Excellent post from 2015 TA Abby with great advice on how to blog for an A
I ban laptop use in my class. I do this because laptop screens greatly distract surrounding students. This is called the halo effect.
It turns out the ban is good for another reason. Apparently, fast typists can write down everything, so thinking is required to take notes. Pen and paper requires some processing of the material, and evidently this leads to better test scores.
Classrooms can looks so big when they are empty. And then, when the students arrivethey somehow seem both bigger and smaller,
with a lot less air, but a ton of energy, especially on day 1 in a freshman-dominated class.
The first session went well I thought. A few technical difficulties with the cell phone polling technology (it might not be able to cope with 350 students texting in at the same time), and it always takes me some time to get used to the inertia of large classes (slow to start laughing, slow to stop). Most amazing to me was to see the students more riveted watching a video of me than they were watching me. Not sure whether that says something about me or the modern age. Whatever, it was an experiment I tried, and it worked. A keeper.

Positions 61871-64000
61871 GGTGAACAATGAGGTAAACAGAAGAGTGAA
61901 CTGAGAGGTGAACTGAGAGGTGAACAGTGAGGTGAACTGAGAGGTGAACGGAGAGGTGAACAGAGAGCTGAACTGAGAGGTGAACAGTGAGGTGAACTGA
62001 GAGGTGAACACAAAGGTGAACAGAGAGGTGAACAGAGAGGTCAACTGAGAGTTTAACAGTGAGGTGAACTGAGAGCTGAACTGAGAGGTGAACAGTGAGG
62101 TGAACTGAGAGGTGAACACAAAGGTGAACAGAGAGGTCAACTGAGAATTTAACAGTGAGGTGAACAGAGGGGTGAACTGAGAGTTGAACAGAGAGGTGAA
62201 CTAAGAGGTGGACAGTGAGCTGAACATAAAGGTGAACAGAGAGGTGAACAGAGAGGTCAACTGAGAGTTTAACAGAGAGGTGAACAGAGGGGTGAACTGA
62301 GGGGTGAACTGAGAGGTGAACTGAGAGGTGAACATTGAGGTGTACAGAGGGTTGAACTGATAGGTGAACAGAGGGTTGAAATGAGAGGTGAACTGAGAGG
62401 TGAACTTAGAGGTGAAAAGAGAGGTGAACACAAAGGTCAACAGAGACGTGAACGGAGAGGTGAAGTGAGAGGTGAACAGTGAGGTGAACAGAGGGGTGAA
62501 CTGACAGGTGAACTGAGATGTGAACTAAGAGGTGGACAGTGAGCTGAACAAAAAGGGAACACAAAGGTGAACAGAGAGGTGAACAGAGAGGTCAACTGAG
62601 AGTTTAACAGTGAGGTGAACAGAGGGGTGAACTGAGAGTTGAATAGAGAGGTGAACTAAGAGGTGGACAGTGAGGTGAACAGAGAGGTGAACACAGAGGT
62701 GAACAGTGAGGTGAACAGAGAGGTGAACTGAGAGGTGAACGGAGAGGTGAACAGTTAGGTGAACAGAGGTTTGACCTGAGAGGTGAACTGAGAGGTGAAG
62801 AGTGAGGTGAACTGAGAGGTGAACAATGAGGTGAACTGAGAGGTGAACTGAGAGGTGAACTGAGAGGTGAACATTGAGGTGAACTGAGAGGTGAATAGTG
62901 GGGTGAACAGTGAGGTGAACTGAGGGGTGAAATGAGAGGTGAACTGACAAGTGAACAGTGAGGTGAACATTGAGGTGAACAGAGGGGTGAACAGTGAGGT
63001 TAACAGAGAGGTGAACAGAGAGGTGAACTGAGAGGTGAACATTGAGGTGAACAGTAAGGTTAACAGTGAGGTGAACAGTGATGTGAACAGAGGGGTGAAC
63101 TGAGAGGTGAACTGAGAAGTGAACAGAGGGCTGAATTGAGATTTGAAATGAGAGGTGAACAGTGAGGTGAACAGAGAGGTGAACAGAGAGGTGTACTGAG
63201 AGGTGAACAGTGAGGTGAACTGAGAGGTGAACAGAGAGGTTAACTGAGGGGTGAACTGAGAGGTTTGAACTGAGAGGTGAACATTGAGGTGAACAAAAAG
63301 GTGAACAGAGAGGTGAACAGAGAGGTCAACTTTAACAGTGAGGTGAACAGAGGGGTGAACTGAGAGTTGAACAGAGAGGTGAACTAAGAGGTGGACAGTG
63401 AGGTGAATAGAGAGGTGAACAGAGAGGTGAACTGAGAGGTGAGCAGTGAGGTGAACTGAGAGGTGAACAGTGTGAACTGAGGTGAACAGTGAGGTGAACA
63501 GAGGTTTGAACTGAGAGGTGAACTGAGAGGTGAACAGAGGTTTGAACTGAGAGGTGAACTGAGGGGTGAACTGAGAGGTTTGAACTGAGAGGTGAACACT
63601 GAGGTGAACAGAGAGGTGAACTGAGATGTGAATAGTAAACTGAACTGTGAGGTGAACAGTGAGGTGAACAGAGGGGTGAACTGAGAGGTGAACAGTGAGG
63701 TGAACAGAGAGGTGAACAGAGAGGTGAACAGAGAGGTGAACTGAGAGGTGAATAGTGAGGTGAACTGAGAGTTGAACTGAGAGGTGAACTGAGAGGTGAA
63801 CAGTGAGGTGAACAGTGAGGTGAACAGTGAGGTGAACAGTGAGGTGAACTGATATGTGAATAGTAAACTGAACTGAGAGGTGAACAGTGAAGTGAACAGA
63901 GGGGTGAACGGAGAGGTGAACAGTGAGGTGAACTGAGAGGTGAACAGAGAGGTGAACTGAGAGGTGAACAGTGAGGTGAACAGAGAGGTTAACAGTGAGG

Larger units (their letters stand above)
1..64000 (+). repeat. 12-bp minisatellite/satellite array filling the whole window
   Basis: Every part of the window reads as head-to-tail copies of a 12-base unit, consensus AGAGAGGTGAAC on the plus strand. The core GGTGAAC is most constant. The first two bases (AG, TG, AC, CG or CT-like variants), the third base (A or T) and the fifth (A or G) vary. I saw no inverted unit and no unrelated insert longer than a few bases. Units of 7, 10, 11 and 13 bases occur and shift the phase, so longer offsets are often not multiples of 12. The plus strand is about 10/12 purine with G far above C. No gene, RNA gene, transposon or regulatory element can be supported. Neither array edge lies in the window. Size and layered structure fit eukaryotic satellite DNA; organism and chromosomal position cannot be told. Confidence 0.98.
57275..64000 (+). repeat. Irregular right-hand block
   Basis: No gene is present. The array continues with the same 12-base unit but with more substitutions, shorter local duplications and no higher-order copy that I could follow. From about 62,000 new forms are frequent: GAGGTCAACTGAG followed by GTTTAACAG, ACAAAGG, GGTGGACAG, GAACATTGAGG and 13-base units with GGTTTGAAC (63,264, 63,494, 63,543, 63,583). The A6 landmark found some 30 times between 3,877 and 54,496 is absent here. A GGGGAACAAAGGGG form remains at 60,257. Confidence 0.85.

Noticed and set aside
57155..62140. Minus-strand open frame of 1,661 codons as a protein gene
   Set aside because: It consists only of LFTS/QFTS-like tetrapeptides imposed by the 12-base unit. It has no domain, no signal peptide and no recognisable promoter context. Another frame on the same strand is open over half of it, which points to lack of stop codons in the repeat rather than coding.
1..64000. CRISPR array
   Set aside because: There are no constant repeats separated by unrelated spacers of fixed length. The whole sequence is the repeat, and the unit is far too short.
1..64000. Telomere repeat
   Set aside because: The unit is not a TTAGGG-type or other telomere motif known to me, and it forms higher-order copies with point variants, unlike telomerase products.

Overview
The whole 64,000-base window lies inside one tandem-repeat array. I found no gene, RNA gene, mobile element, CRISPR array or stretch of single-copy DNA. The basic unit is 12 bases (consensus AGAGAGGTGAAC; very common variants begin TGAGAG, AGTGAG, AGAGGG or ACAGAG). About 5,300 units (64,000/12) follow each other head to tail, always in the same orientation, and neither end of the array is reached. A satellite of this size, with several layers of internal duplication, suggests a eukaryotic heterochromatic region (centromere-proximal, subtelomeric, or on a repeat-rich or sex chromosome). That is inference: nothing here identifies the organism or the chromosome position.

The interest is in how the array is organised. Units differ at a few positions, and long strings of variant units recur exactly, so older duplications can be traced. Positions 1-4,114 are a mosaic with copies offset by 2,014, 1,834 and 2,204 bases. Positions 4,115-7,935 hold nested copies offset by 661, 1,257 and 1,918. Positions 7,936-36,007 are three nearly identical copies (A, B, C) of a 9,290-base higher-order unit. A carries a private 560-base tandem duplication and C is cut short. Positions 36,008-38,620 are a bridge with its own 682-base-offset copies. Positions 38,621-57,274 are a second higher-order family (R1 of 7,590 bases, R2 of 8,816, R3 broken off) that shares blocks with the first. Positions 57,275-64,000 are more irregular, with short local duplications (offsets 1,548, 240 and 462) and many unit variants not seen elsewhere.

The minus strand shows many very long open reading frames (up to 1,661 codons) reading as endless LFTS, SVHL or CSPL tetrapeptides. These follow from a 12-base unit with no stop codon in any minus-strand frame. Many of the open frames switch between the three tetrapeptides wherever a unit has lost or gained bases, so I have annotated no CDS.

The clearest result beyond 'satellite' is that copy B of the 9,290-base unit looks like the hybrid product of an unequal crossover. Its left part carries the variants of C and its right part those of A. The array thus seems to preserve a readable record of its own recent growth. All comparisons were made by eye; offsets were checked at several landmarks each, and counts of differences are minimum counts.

It’s the end of the last Friday of the summer break. Outside my office window, the streets are clogged with parental cars disgorging the class of 2019.
At this time of year, I always ponder what I am doing well on the course, and what needs improving. Prompted by one of my memos to self from last year, and subsequent discussions with Larkin Hood from the Schreyer Teaching Institute, I have spent some of the week thinking about the rare but important problems in past years of plagiarism, integrity failure, and whispering in class. I recently learned that there are people that research undergraduate classroom behavior, and one of them thinks (p.470) that controlling for everything else, classroom incivility (the technical term for bad student behavior) is worst in classes – get this – that have non-majors enrolled to meet graduation requirements in which the teacher is trying to infuse the class with conceptual material and attempts to teach critical thinking.